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Milk at bedtime. - helen-louise
baratron
baratron
Milk at bedtime.
Something weird I've noticed about myself. If I have milk before bed, I usually sleep for as long as I can - either until the alarm goes off, or until I wake up naturally. I almost always wake up in the night needing to pee, but that's just normal for me - I go and do my business, get back into bed and fall asleep again. Total time awake maybe 5 minutes. However, if I don't have milk before bed, I always wake up ravenously hungry much earlier than I need to - after 5 or 6 hours sleep. And I will often be unable to get back to sleep unless I'm able to have milk then or find something to eat.

But a possible problem with this is that, because I need to have soy milk, milk may well not be available last thing at night - especially if I'm travelling away from home. This may be relevant to other people who travel with me - grumpy underslept h-l who woke up too early due to lack of milk is about as much fun as the average caffeine-consumer pre-coffee, but it goes on longer as, yep - food I can eat is similarly not so readily available. I suppose I need to remember to get some of the long-life Oy chocolate milkshake things for when I go places, as they don't need a fridge. They're not quite as nice as the fresh Alpro chocolate "milkshake" I usually have, but still a lot better than "milk-flavoured" soy milk.

The other thing I've noticed which seems rather odd is that other things that you'd have thought would count as milk don't seem to. Like, if I have a pot of soya dessert (sort of like thick custard) or a bowl of custard before bed. Both of these consist primarily of the soy protein, water and flavouring base as the milk itself does; and my common sense would tell me they should be equivalent to a mug of milk. But they're not. With the soy dessert, maybe it's a question of quantity - 125g of dessert is much less than the 250-450ml of milk I usually have (depending on whether I have a small or big mug). But the custard boggles my mind. I swear I had 300ml of custard before bed last night - but I woke up ridiculously hungry after 5 1/2 hours sleep and couldn't even think about sleeping again until I'd had hot chocolate and a couple of biscuits. I really would like to know what's going on there.

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Comments
From: (Anonymous) Date: 9th January 2007 02:26 (UTC) (Link)
There's a protein in milk that encourages sleep. (No, I don't have a source, but I found this out when I was trying to find out how much caffiene was in chocolate milk and was the chocolate milk making my sleep worse?)
baratron From: baratron Date: 9th January 2007 18:32 (UTC) (Link)
Well, I'm aware this is true for cow milk, but I don't actually know about plant milks. And this really doesn't help to answer the question of why soy milk keeps me from waking up ravenously hungry, whereas other things containing roughly similar levels of soy protein don't.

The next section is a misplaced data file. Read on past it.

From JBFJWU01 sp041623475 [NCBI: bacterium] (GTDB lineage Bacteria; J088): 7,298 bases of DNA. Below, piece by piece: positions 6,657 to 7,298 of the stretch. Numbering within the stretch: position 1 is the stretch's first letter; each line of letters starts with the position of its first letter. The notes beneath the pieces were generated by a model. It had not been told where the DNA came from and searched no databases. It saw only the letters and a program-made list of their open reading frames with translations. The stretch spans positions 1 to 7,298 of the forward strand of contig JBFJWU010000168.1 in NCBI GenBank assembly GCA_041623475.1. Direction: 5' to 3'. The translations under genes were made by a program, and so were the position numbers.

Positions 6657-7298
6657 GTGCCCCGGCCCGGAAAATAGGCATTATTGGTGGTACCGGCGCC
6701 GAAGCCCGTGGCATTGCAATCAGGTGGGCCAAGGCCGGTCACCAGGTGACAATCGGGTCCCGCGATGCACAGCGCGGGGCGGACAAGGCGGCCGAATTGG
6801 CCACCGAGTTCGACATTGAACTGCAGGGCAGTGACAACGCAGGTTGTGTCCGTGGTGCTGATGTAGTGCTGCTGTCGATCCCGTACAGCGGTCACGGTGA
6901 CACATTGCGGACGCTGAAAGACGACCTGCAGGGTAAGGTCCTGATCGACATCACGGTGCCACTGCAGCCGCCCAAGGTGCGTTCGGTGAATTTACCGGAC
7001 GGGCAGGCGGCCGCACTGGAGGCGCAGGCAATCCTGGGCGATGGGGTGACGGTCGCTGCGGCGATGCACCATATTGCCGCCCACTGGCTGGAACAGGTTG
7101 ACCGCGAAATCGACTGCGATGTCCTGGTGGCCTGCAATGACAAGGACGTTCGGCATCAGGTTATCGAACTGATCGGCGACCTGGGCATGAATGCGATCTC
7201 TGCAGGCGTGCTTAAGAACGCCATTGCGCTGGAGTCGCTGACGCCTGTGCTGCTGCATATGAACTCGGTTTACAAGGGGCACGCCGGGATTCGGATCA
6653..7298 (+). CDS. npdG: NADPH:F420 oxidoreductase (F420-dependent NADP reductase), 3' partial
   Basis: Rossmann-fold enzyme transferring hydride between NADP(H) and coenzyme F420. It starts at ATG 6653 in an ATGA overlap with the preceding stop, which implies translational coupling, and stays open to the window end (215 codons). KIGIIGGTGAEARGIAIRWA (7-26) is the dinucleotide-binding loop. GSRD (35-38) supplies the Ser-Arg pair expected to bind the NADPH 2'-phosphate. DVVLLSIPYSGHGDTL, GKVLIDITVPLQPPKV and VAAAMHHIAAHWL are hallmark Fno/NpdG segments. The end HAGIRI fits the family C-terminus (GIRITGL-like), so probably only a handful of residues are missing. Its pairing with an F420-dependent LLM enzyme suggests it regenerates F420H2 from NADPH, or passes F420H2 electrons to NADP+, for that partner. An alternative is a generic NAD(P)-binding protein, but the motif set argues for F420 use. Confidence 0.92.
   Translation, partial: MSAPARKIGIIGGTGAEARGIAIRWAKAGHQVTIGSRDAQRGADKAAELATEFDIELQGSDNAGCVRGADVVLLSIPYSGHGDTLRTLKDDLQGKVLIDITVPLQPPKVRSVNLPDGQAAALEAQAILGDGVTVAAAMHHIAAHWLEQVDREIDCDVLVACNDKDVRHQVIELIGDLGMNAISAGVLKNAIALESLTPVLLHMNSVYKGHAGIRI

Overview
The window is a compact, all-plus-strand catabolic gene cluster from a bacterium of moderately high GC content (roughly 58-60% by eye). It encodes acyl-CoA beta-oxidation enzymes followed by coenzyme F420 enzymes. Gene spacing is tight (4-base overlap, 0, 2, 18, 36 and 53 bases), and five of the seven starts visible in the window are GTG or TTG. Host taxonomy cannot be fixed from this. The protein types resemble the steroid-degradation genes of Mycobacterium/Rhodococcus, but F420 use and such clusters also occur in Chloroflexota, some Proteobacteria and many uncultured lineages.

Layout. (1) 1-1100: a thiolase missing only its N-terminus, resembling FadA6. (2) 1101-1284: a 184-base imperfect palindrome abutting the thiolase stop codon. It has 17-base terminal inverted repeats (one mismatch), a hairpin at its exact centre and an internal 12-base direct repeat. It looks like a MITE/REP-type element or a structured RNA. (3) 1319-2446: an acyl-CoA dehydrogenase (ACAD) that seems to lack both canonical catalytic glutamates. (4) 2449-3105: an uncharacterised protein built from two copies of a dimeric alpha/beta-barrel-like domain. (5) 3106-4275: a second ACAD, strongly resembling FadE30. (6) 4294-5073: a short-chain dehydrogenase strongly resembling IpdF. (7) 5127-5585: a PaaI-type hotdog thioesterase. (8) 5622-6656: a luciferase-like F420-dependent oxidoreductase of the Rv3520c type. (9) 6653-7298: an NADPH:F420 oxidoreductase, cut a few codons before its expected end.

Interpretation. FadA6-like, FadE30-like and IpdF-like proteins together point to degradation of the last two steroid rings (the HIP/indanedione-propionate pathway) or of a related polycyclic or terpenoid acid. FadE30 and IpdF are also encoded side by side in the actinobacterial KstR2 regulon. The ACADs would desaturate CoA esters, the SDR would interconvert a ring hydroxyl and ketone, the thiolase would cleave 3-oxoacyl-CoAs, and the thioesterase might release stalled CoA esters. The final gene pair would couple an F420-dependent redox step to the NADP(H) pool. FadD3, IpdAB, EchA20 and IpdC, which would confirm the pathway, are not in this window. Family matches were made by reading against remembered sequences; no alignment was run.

sashajwolf From: sashajwolf Date: 9th January 2007 16:58 (UTC) (Link)
Do the custard and the dessert have more sugars in them than the milk? I know I often get hungry earlier than usual if I've had a meal with a higher sugar content than normal.
baratron From: baratron Date: 9th January 2007 19:08 (UTC) (Link)
Hmmm. They really are very similar. In fact, the vanilla dessert and vanilla custard have absolutely identical ingredients and nutritional ratings - the only difference is that the custard is a bit runnier. I wonder if I can get this to do a table?

Nutrition: typical values per 100g (from the packets)
NutrientChocolate milkVanilla custard
Energy342 kJ336 kJ
Protein3.8 g3.0 g
Carbohydrate10.7 g12.7 g
of which sugars9.1 g9.9 g
Fat2.4 g1.8 g
Fibre1.2 g0.5 g
Calcium140 mg120 mg


So if I compare 300 ml of chocolate milk with 300ml of vanilla custard,
300ml chocolate milk: 11.4g protein, 32.1g carbohydrate (of which 27.3g is sugar), 7.2g fat
300ml vanilla custard: 9.0g protein, 38.1g carbohydrate (of which 29.7g is sugar), 5.4g fat

Doesn't seem different enough to me. But I dunno, maybe an extra 2.4g of protein along with an extra 1.8g of fat does make a difference?
sashajwolf From: sashajwolf Date: 10th January 2007 08:20 (UTC) (Link)
Maybe, but looking at those figures, my guess would be that it's actually the combination of the higher sugar and lower fibre in the custard that's making the difference. The extra 2.4g of sugar is about the equivalent of a teaspoonful, I think. Then 300ml of chocolate milk gives you 2.1g more of fibre than 300ml of custard, which is quite significant. It could easily be 10% of your daily fibre intake. Taking the two together, I can quite see why the custard would leave you feeling hungry sooner than the milk.
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